Donnerstag, 26.04.2018 05:35 Uhr

Men and (a few) women at top of 100 international media

Verantwortlicher Autor: Jochen Raffelberg Cologne, 22.03.2018, 11:16 Uhr
Nachricht/Bericht: +++ Mixed News +++ Bericht 5224x gelesen

Cologne [ENA] Katharine Graham, Anna Wintour and Friede Springer remain rare exceptions at the helm of the male-dominated media industry whose 100 top corporations only allow a tiny fraction of their top echelons to be women, according to a Nordic study set to be food for thought at upcoming major international media conventions. Authors Maria Edström (University of Gothenburg) and Ulrika Facht (Nordic Information Center for Communication and Media Research) have provided the input in time for strategy debates at gatherings in Portugal and South Africa.

Only six of the surveyed companies have women as CEOs, and 30 have only men in their top management; 17 per cent of top management and 20 per cent of board directors are females. A leading media executive who preferred anonymity commented: “Women working in the media must prove themselves by becoming one of the boys if they want to grab a top job in their male-dominated industry.” The International Women’s Media Foundation recently documented that women represent only a third of the full-time journalism workforce in 522 companies it surveyed, and research by the Global Media Monitoring Project says that women’s representation in digital news platforms is, for now, no better than in traditional news media.

Interesting reading for the two international gatherings on strategies aimed to make the media industry fit for the future that will convene over 1,000 academics, journalists, managers and publishers at the June WAN-IFRA news media congress at Estoril, and the World Media Economics and Management Conference (WMEMC) in May in Cape Town. While the Sol Plaatje Institute for Media Leadership at Rhodes University hosts the biannual WMEMC, the World Association of Newspapers and Publishers organizes the Portuguese event. Mr Francis Mdlongwa, head of Sol Plaatje, said women academics are expected to dominate the WMEMC in numbers and roles as keynote speakers, panelists, moderators, and attendees.

The WMEMC would also be articulating the role of women as more empathetic and effective media leaders not just in the plenaries and panel discussions, but in many of the research sessions. Other key topics in Cape Town include: Saving Media and Quality Journalism in the ‘Platform Economy’; Direct from the Horse’s Mouth: How Global Tech Giants See Media’s Sustainability; Strategic Management Takes Centre Stage in Re-shaping Media’s Survival; Hype and Myths of Digital, Social and Mobile Business Models; Emerging Trends in Media Consumption and Measurement and Reclaiming Journalism’s Role and Place in the Post-Truth Era.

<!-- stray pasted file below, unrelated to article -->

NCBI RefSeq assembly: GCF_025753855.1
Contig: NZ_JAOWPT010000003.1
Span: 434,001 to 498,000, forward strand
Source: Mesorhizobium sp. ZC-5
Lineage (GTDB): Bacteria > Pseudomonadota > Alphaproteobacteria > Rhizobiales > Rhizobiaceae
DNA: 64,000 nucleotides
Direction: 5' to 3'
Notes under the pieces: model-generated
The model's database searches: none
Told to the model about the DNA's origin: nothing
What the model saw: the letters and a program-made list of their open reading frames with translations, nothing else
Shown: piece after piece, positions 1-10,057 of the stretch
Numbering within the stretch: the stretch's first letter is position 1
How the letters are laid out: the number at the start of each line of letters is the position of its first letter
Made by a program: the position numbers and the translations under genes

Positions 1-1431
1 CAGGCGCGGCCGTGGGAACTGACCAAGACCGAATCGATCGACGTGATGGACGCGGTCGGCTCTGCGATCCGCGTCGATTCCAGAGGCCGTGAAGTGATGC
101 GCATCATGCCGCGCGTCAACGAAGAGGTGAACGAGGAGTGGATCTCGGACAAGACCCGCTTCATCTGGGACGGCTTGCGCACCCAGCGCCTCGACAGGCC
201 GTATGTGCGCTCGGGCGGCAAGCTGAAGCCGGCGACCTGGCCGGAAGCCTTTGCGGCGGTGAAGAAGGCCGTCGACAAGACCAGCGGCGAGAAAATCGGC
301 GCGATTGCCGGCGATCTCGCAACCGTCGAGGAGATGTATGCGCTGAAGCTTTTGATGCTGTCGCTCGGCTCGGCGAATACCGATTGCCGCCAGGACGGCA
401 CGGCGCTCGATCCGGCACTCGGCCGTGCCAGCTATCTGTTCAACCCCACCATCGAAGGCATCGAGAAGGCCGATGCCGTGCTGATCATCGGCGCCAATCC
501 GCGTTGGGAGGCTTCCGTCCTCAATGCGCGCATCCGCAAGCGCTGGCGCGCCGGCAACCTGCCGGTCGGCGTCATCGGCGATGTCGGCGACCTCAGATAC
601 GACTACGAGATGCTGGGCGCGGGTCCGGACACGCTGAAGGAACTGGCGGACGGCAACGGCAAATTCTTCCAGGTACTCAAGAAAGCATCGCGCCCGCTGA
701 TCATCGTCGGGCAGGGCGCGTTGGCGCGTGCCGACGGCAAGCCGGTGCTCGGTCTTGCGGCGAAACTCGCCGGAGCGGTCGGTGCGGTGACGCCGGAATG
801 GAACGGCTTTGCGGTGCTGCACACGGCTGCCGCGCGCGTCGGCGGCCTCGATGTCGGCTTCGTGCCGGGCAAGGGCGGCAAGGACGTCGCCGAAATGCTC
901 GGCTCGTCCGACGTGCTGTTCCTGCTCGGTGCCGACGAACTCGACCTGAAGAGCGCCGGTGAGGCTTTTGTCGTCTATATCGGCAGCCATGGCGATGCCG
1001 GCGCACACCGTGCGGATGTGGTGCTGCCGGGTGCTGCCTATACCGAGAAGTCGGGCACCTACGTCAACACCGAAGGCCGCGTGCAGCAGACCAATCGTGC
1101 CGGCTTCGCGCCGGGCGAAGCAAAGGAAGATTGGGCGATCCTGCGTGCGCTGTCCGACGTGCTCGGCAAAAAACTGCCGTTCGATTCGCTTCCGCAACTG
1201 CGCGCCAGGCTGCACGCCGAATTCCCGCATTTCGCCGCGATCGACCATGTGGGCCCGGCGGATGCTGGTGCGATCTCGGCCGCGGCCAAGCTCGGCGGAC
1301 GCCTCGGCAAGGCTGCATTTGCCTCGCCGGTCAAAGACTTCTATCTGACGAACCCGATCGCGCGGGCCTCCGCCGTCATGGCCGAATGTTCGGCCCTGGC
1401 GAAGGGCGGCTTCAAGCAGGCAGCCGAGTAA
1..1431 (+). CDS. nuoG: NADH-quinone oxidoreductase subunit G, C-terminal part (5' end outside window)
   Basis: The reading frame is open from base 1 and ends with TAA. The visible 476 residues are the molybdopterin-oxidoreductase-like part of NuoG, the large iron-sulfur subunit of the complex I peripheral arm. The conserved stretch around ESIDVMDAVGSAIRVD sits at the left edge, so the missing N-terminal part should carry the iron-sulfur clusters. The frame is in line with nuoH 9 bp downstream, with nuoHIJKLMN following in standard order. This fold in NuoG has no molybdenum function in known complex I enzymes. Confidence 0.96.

In Portugal, WAN-IFRA says attendees will learn more about ripples of confidence returning to the news business after a tough decade. Smart, creative responses to key challenges were yielding results for publishers big and small and North America was showing promising trends where inter alia design-thinking boot camps spurred digital growth at McClatchy’s newspapers. Under the heading “Women in News Summit: Making a difference” the meeting will debate what it sees as the momentum for positive change that had swung dramatically since last year. An opportunity to go deep into issues of gender in media: Leaders making a difference and Covering gender and the #metoo movement add to the agenda.

WAN-IFRA also believes that beyond the hype, Blockchain (new type of internet originally devised for the digital currency Bitcoin) offers a mini-revolution for areas of the media industry. Other topics: What works best to get people to pay for content? What steps are local and regional news organizations taking to better meet the needs of digital audiences and earn money? Artificial Intelligence (AI) is a perfect antidote to platform chaos and can give media back control in audience relationships. Newsrooms have found individual and collaborative ways to fight misinformation and distrust.

The late Katharine Graham (“The Post”) was chairwoman of the Washington Post Company’s board from 1973 to 1991 and became the first female Fortune 500 CEO. Friede Springer, widow of publisher Axel Springer, is deputy chairwoman on the supervisory board of Axel Springer AG and largest shareholder of the company that owns Die Welt and Bild newspapers, but its digital business models accounted for 71.5 percent of revenues last year. Dame Anna Wintour (“The Devil Wears Prada”) is the artistic director for the Condé Nast Inc magazines and chief editor of Vogue.

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